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U.S. v. Calvin Douglas Dyess, No. 11-7335

Decided: September 16, 2013

The Fourth Circuit Court of Appeals affirmed the district court’s denial of Defendant’s motion to vacate his sentence under 28 U.S.C. § 2255. Defendant Calvin Dyess (“Dyess”) pled guilty to conspiracy to commit money laundering and to conspiracy distribute cocaine, cocaine base, and marijuana, and was sentenced to life imprisonment.

Dyess and several co-conspirators were indicted for their operation of a large-scale drug conspiracy in Charleston, West Virginia, from 1955 to 1998. Dyess entered a plea agreement whereby he agreed to plead guilty to the aforementioned crimes. At the plea hearing, the district court expressly told Dyess that he was facing a sentence of ten years to life imprisonment for the drug conspiracy. Then, a presentence report (PSR) was prepared, indicating the particular amounts of drugs that Dyess was responsible for in the conspiracy. For those particular amounts, Dyess faced life imprisonment. Dyess objected to the drug amounts at a contested sentence hearing. The district court heard from several witnesses about the scope of Dyess’ drug enterprise, upheld the PSR’s findings and sentenced Dyess to life. Dyess appealed, during which time his ex-wife admitted to a sexual relationship with Hart, one of the lead investigators in Dyess’ case and to committing perjury at the sentencing hearing. On remand, Dyess moved to be resentenced. The district court deferred ruling on the motion pending an evidentiary hearing, limited to the issue of whether Hart’s misconduct and his ex-wife’s perjury at the sentencing affected Dyess’ sentence. The district court found the tainted testimony did not affect Dyess’ sentence and declined to hold a resentencing. Dyess appealed, and this court granted Dyess a COA on six claims.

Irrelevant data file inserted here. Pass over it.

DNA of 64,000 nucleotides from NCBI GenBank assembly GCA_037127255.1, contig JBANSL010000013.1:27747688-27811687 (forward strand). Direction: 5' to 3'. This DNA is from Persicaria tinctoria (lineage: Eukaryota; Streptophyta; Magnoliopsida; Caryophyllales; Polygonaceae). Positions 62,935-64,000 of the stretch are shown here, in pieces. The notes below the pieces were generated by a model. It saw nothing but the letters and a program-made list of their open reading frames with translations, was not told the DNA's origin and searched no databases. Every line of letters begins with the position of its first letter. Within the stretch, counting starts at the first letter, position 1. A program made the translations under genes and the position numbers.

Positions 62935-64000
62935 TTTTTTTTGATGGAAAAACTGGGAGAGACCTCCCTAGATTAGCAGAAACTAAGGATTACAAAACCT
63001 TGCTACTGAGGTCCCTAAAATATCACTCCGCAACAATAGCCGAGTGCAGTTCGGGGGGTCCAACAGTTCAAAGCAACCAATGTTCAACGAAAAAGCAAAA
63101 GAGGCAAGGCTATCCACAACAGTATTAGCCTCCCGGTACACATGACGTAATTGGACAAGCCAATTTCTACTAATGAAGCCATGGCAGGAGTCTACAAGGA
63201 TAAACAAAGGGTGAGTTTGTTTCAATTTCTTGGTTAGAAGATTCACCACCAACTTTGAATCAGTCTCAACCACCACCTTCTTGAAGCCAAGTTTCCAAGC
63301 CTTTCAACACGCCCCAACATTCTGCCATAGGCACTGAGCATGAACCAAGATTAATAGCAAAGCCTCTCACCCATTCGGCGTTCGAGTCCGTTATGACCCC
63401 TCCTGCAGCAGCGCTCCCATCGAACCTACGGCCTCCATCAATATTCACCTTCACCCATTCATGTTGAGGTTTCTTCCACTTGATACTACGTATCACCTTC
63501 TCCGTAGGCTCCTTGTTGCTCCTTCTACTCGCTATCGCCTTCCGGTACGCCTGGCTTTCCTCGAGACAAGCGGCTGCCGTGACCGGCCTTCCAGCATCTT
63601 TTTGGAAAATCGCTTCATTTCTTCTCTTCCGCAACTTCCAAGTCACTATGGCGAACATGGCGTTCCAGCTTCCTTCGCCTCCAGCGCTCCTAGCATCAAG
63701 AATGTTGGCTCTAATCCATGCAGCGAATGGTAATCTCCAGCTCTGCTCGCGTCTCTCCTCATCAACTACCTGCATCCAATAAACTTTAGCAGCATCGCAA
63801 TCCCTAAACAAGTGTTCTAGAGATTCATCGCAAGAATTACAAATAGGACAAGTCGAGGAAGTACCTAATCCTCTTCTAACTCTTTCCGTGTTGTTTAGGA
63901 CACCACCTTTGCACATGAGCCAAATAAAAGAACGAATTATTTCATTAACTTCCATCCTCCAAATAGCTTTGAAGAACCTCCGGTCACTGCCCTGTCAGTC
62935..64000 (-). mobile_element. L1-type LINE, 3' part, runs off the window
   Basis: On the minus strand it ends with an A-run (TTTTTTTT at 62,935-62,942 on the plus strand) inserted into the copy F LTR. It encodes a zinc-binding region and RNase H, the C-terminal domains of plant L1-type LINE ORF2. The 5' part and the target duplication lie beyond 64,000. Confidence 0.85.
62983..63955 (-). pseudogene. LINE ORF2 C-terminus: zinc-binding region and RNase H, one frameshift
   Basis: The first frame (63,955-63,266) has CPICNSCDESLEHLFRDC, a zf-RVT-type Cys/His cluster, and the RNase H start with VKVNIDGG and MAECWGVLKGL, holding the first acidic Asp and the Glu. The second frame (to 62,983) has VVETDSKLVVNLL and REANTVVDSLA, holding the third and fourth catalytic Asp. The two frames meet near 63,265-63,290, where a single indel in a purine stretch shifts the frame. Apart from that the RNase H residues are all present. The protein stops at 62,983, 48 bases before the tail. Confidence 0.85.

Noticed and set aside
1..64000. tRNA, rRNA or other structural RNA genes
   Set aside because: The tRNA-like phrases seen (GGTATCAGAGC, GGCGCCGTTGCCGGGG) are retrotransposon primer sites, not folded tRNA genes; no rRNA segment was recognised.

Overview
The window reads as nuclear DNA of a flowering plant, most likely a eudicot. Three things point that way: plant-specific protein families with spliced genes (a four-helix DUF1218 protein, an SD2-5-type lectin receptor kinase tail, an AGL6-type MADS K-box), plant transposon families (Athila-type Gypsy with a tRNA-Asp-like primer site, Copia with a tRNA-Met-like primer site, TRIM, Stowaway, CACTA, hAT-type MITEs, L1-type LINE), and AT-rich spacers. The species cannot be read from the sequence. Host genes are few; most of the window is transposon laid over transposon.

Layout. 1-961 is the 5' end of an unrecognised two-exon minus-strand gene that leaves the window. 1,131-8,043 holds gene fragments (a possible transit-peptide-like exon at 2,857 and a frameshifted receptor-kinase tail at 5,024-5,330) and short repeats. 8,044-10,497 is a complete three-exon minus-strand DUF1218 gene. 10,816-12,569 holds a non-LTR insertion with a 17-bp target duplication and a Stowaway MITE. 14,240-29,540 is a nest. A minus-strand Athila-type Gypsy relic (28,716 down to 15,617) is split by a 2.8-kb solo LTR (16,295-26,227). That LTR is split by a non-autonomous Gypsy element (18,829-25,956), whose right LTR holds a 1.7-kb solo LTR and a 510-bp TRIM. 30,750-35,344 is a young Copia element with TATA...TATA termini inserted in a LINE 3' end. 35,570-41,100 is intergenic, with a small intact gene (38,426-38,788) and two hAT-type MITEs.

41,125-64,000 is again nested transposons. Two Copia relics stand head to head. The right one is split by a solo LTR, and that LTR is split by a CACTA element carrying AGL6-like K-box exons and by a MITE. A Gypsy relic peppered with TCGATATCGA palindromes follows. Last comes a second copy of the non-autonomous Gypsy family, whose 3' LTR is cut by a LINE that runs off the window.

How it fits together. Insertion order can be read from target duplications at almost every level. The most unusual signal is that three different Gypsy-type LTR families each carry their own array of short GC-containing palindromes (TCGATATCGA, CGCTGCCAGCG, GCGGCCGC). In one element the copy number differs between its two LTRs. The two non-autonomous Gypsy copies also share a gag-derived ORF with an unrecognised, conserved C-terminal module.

Dyess’ first contention was that the district court erred in failing to address all of his § 2255 claims. In Dyess’ first § 2255 motion, he listed approximately 30 claims for relief, 25 of which consisted of a single sentence.  In Dyess’ “amended” § 2255 petition, he raised 16 claims, several of which were repeated from his earlier filings. The district court considered only the claims in the amended petition and this court found that was not error. Many of the claims in the amended motion were also raised in the original filing and the rest consisted only of vague and conclusory allegations.

Dyess’ second claim was that his sentence violated Apprendi because the indictment did not allege a specific drug quantity and, therefore, limits his maximum sentence to 20 years. The court rejected this claim for two reasons. First, Dyess cannot circumvent a proper ruling on direct appeal by re-raising the same challenge in a § 2255 motion. Dyess raised his Apprendi argument on remand to the district court and the district court rejected it. Second, this claim would still fail on the facts of this case. Dyess waited until the remand from this court to raise the issue, well after judgment issued. Therefore, the claim would be reviewed for plain error. On plain error, Apprendi errors will not be recognized when the evidence as to drug quantity is essentially uncontroverted, as in this case.